British economic recovery faces inflation pressure in 2011

12:16, March 06, 2011      

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The British economy suffered more than most in the global financial crisis but enjoyed a healthy return to growth in 2010. However, 2011 looks to present challenges including rising inflation.

The economy was the last of the G20 national economies to come out of recession, in the final quarter of 2009, but then enjoyed four straight quarters of quite robust growth before slipping back into decline with a 0.6 percent fall in GDP in the final quarter of 2010.

That decline in Q4 2010 surprised commentators, and in part was attributable to unusually bad winter weather which disrupted production and delivery, as well as retail sales.

However, the decline did raise the prospect that the British economy could be vulnerable to stagflation -- stagnation in GDP with inflation in prices -- which would see real costs rising for businesses and individuals while growth declined and incomes saw their real value reduced year-on-year by inflation running ahead of wage settlements.

Peter Westaway, chief European economist at Nomura in London, told Xinhua Friday, "The problem is that the UK is currently suffering a number of shocks which are causing inflation to be temporarily higher. Indirect taxation has gone up, oil prices and food prices have been very strong as well. People's income gets eroded and that tends to slow the economy down relative to a situation where inflation wasn't picking up."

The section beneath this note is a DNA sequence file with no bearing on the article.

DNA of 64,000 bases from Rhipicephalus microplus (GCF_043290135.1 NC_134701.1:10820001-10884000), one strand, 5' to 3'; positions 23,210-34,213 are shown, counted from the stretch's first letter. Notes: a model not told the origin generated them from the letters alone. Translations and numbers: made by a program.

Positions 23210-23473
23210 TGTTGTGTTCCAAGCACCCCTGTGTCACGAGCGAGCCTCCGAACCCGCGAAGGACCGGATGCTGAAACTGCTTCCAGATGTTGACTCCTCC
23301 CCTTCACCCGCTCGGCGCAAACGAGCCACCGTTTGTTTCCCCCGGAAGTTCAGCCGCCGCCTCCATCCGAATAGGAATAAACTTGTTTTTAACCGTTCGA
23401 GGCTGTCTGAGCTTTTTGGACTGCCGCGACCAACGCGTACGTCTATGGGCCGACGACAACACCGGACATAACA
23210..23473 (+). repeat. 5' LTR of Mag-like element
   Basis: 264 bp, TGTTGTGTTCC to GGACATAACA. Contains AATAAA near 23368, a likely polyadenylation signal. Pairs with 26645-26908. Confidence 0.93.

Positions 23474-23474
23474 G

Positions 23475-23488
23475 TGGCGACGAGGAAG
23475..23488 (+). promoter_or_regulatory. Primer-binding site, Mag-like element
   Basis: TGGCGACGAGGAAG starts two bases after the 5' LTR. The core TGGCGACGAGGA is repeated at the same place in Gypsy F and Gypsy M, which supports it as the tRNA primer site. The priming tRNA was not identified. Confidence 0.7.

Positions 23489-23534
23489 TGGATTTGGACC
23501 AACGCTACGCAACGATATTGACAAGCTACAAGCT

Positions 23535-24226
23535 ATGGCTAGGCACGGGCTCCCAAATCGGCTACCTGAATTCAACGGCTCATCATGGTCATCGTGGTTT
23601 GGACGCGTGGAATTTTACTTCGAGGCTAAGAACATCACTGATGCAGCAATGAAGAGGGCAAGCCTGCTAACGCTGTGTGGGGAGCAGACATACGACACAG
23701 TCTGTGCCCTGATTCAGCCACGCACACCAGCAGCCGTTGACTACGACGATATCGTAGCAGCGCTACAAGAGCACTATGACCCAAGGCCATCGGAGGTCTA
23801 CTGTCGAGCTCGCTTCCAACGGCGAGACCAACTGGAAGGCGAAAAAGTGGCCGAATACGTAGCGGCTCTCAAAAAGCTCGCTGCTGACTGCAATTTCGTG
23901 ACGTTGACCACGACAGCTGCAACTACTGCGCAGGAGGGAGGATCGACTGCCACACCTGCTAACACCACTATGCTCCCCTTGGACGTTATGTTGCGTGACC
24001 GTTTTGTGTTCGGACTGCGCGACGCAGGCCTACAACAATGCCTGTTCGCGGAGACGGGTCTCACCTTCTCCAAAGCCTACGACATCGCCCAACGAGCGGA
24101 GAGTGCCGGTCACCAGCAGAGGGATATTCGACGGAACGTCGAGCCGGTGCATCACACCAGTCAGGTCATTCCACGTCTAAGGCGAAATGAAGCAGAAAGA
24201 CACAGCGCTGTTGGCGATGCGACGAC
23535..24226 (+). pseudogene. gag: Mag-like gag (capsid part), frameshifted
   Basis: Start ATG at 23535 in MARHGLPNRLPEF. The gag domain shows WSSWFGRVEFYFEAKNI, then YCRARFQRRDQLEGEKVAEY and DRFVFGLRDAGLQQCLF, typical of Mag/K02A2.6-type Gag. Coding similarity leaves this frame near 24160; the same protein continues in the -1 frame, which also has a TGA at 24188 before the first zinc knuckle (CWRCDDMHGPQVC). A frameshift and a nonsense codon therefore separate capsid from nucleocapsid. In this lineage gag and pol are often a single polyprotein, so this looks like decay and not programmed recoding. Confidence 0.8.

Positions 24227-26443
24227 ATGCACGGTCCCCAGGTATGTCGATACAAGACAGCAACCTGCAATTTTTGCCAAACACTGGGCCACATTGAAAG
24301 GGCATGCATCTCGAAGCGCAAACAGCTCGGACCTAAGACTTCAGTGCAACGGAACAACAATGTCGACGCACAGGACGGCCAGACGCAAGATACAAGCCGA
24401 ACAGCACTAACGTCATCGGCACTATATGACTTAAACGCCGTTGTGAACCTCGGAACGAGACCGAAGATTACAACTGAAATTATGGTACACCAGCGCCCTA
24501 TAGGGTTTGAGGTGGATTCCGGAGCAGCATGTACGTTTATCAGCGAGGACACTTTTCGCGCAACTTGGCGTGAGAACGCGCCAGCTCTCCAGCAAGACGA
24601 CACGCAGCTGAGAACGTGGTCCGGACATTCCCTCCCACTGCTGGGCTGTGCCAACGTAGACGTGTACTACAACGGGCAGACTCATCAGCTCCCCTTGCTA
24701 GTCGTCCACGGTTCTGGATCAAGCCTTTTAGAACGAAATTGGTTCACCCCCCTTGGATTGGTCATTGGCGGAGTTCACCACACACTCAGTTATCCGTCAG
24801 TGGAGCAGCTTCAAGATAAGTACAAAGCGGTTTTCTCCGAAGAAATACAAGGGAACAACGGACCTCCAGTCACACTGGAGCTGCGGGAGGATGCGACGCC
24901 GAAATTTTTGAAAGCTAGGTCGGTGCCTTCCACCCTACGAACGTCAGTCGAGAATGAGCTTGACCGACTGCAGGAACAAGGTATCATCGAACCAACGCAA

One of the problems of consistently over-target inflation is that wage bargainers and workers could begin to believe that there will be long-term high inflation and start to push for higher wage settlements to compensate, said Westaway. If the Bank of England ( BOE) thinks that, then it will want to raise interest rates.

Chris Williamson, chief economist at Markit, the financial information services company, also warned of the potential danger of wage inflation. "There are lots of pressures on the Bank of England to either increase interest rates or explain why it has not been raising them because inflation has been above target for quite some time now and it is beginning to lose its credibility," he told Xinhua.

"This risks consumer expectations of inflation increasing which will lead to more pay negotiation pressure. That's the big fear. It's a difficult situation but there is little information that pressure is gathering,"Williamson said.

Williamson added there was some evidence of wage pressures in manufacturing, but that was an area which was "growing at a very fast rate, the fastest in 20 or 30 years, but that's only 13 percent of the economy."

The Purchasing Managers Index figures indicated a robust growth in the British economy in February, coming on the back of a return to growth in January.

Taking into account the bounce given by a rebound from the poor December figures, leading economists now predict a 0.2 percent growth in the British economy for the first quarter of 2011.

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